When is Thanksgiving? History, meaning, turkey – all information about the holiday

Americans celebrate Thanksgiving about a month before Christmas. Turkey Day is considered one of the most important family celebrations and, along with Halloween, is one of the country’s most unique holidays. We take a look at the origins and quirks of Thanksgiving.

When is Thanksgiving 2022?

In the US, Thanksgiving always falls on the fourth Thursday in November; this year the holiday falls on November 24th. Thanksgiving is also a holiday in many places in Canada, but there it takes place on the second Monday in October.

Are Thanksgiving and Thanksgiving the same?

Literally translated, “thanksgiving” means thanksgiving. It is therefore reasonable to assume that Thanksgiving is the North American variant of the one commonly used in Europe Thanksgiving acts – wrong. Because while Thanksgiving is a religious holiday, Thanksgiving is an explicitly secular, i.e. secular holiday that refers to a joint festival between the first settlers (pilgrim fathersGerman: Pilgrim Fathers) and the natives.

Although the Pilgrim Fathers were anything but irreligious, and Thanksgiving traditions of the European harvest festival have certainly been absorbed, the two holidays differ enormously in their present-day form.

Thanksgiving Story

While the first Thanksgiving in the fall of 1621 can still be understood as an act of rapprochement and thanksgiving between European settlers and Native Americans, the holiday in its modern form bears little resemblance to the original festival.

As is well known, the desired harmony between the Pilgrim Fathers and the indigenous people was short-lived. And although for Native people the colonization of the Americas is a tale of expulsion and extermination, Thanksgiving has retained the essence of a peaceful family celebration.

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We owe this circumstance above all to Abraham Lincoln: In order to unite the enemy country, the US President declared Thanksgiving to be an annually recurring national holiday in 1863, in the middle of the American Civil War. Finally, in 1941, the American Congress set Thanksgiving as the fourth Thursday in November.

What customs do you associate with Thanksgiving?

Many traditions have formed around Thanksgiving over time. Some of the most famous include: the Macy’s Thanksgiving Day parade in New York City, the Turkey Day football game, which is canceled this year due to the corona virus, and of course the big family dinner, where a roast turkey gets special attention.

Turkey Day: What’s the deal with turkeys on Thanksgiving?

There’s no question – Thanksgiving without turkey is like Halloween without a pumpkin. But where does the custom of eating turkey actually come from, and what does the US President have to do with it?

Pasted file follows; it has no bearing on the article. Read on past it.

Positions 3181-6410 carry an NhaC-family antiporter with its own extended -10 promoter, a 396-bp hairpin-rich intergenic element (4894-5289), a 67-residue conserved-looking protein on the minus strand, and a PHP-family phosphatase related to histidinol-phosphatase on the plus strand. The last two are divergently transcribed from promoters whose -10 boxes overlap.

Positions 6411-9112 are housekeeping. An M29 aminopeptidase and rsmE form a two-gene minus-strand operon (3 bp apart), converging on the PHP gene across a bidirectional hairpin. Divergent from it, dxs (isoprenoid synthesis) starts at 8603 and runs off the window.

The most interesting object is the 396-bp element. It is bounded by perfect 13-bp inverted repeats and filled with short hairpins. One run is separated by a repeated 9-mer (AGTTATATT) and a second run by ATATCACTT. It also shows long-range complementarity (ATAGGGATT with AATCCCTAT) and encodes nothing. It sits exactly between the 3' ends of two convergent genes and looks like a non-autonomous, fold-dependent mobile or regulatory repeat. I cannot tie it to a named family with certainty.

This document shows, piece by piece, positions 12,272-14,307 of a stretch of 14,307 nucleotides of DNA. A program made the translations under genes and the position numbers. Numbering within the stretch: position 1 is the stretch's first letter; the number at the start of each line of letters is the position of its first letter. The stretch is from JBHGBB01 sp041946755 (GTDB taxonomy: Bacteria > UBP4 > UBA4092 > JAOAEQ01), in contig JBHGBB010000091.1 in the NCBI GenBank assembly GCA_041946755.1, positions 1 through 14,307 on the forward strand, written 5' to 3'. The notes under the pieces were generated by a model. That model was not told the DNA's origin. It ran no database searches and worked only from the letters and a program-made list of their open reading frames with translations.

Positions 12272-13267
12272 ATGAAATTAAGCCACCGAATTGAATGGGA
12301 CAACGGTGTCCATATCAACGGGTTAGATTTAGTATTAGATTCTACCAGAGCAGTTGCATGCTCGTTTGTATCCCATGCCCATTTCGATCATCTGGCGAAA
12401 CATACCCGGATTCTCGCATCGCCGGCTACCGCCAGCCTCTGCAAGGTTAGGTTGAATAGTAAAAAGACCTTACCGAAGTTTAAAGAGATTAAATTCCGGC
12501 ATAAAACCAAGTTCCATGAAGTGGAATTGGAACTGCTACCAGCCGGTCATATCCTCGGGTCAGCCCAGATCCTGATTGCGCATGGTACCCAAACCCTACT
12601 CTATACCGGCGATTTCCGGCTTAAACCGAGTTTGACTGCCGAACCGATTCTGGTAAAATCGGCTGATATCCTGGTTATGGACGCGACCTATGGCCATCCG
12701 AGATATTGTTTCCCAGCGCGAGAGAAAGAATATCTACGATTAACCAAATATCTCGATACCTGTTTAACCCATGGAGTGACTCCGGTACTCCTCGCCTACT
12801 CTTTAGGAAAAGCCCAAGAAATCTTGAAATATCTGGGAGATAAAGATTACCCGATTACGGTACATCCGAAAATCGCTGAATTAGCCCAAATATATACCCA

Thanksgiving Day is traditionally used by families in the United States to take a moment to say thank you for the good things in life. And as is usual with large family celebrations, food plays an important role. In North America’s early days, turkey was a food source that helped get through the harsh winter months. A roast turkey with sweet potatoes, pumpkin and other typical vegetables is said to have been served on the first Thanksgiving.

This custom has continued. Today, Americans eat around 40 million turkeysusually in the form of a roast, alone on Thanksgiving, like “CNBCreported.

Turkey pardon at the White House

So much importance is attached to turkey that it has become a presidential affair: every year, the sitting US President officially declares the holiday a few days before Thanksgiving. He will be presented with a live turkey in front of the White House as part of the National Thanksgiving Turkey Presentation. Traditionally, the animal was then prepared for the formal presidential dinner.

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Thanks to George Bush Sr., however, the bird has been officially “pardoned” since the 1990s and thus escaped the roaster. Even President Kennedy was moved by the sad fate of the Thanksgiving turkey to the words: “Let’s keep him going”. It is not known whether he did without the roast at the later dinner.

Useless turkey knowledge around Thanksgiving:

  • 88 percent of Americans eat turkey on Thanksgiving.
  • The largest gathering of people dressed up as turkeys took place on November 24, 2011 in Dallas. 661 people donned turkey costumes to set the record.
  • The typical rumbling of the turkey is reserved for the male conspecifics; female turkeys make clicking noises.
  • Turkeys in the wild can fly. The birds fattened for Thanksgiving are so heavy they’ve lost the ability.
  • While turkey is eaten on Thanksgiving in the US, the British eat their “turkey roast” more at Christmas.
  • Turkey feathers were used by Native Americans to steady arrows and adorn ceremonial clothing. Cowboys used turkey skin for boots and belts.
  • There are numerous places in the United States named after the main dish on Thanksgiving Day: Turkey, Texas was home to 421 people at the last census in 2010. The most famous resident is the American country musician Bob Wills.
  • The turkeys selected for the Presidential Ceremony will reside at the Willard InterContinental Hotel in Washington, DC, pending their presentation to the US President

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